The justification asserted by PERA's proponents - taken from the papers they filed with the California Attorney General -- is as follows: "California is largely taken for granted by Presidential candidates because of its winner-take-all system of awarding its electoral votes. In recent elections, Presidential candidates have spent more time trying to win votes in smaller states. . . . If California eliminated its winner-take-all system of awarding its electoral votes, Presidential candidates would have an incentive to campaign in California."

This proposal, and its supposed justification, are so flawed it's hard to know where to begin.

For starters, the proposal might be unconstitutional, at least in the eyes of the Supreme Court. In Bush v. Gore, a concurring opinion by Chief Justice Rehnquist and Justices Scalia and Thomas (an opinion that likely had the tacit support of Justices O'Connor and Kennedy, as well) concluded that when the federal Constitution, in Article II, enlists state "legislatures" to determine the method of selecting members of the Electoral College, the Constitution necessarily forbids states from involving other entities (such as state courts) in a way that interferes with the state legislature's wishes.

That kind of interference, these Justices thought, was precisely the federal constitutional violation happening in Florida in late 2000: Florida courts were intruding on the unfettered discretion the federal Constitution had given, by use of the word "legislature" in Article II, to the state legislature, not its courts.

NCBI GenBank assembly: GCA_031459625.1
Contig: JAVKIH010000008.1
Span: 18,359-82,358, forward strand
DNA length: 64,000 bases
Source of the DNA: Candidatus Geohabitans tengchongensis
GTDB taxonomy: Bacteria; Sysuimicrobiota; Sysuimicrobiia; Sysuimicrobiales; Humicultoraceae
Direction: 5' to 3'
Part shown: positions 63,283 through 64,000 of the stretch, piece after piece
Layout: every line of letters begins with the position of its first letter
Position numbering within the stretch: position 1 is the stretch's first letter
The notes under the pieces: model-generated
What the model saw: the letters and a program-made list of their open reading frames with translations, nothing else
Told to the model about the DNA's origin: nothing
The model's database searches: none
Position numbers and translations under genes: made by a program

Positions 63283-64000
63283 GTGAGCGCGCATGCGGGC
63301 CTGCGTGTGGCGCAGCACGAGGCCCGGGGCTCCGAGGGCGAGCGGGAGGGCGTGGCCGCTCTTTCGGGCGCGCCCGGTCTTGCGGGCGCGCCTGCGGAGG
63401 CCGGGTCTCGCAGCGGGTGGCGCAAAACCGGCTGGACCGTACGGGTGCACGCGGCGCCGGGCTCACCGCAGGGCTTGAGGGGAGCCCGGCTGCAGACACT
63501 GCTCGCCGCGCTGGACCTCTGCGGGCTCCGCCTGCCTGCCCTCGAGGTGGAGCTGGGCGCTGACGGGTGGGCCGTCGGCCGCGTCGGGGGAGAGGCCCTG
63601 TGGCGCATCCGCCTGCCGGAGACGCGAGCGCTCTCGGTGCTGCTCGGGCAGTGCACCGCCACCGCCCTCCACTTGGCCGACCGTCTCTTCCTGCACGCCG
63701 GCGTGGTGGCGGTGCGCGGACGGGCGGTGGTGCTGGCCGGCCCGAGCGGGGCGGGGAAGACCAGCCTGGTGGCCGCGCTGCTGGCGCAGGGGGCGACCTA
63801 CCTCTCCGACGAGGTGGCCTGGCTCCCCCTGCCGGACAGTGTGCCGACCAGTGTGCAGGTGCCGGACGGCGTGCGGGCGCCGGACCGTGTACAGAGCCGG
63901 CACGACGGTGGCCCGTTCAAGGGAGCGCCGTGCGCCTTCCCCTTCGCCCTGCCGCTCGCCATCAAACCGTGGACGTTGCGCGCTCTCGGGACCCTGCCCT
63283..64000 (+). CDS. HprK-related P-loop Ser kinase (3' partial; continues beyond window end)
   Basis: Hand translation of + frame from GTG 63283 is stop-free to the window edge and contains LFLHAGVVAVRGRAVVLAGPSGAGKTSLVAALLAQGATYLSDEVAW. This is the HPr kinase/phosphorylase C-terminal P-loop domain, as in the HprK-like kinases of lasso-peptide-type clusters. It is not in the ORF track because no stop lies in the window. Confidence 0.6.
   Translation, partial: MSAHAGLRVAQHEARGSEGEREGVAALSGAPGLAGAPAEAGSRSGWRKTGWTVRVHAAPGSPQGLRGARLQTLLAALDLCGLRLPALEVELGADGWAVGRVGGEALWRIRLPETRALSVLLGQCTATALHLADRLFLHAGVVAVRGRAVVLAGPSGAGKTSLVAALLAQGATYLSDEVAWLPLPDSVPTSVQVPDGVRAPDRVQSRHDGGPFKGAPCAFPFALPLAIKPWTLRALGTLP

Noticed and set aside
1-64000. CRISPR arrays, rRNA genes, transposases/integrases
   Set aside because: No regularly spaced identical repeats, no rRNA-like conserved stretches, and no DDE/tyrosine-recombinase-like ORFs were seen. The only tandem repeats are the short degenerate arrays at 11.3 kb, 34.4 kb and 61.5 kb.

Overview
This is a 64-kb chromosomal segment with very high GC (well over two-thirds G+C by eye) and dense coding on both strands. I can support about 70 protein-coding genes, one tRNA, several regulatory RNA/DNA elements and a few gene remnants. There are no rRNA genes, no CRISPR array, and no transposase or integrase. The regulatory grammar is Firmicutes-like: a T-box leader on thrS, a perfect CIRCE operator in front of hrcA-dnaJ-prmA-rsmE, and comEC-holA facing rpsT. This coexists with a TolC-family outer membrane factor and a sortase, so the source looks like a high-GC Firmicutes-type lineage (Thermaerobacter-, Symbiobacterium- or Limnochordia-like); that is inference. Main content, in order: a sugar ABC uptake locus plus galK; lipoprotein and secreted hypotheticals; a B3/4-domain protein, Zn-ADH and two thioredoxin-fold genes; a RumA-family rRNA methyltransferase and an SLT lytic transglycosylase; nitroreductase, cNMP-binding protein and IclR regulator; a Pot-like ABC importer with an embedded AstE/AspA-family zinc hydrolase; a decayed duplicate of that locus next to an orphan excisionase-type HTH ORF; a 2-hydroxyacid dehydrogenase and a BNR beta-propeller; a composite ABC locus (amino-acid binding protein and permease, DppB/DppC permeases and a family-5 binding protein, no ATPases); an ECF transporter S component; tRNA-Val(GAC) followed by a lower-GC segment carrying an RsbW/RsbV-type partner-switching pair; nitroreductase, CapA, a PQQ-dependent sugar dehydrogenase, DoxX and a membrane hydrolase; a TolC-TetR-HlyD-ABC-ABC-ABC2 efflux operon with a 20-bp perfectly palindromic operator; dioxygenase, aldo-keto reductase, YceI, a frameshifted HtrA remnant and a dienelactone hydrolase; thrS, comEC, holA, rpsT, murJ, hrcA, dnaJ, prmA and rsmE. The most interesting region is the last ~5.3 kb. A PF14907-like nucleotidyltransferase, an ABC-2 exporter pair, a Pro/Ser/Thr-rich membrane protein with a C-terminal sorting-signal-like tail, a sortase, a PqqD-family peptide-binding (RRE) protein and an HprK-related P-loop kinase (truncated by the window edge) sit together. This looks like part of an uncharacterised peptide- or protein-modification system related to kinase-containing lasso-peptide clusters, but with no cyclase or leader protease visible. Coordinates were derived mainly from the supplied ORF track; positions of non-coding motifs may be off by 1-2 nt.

There is a significant chance the current Court would continue to hold that Article II's specific reference to state "legislatures" insulates those legislatures from judicial oversight that otherwise would be provided for under state law. (This is a proposition with which I personally disagree, but one which underpinned the Bush v. Gore concurrence). If that is so, it is at least arguable that the same could be said about popular initiatives that override and thus displace the statutes the California legislature has already passed in this area: These initiatives, too, might be seen by the Court as impermissibly interfering with the legislature's complete discretion in this area.

Transparent Partisan Ploys Interfere With Legitimate Reform Efforts: This Isn't an Issue of National Electoral Reform, But of Turning a Blue State Partially Red

Second, if moving away from winner-take-all rules made policy sense for the country, surely blue states should not do so if red states are not doing so as well. It is neither fair nor sensible to think that California Democrats, who hold a majority in the state, should unilaterally give up their clout in electing a President if Republican majorities in other states are not doing the same thing in states they control. It is more than ironic that an organization that calls itself "Californians for Equal Representation" could support a scheme that would produce such partisan inequality.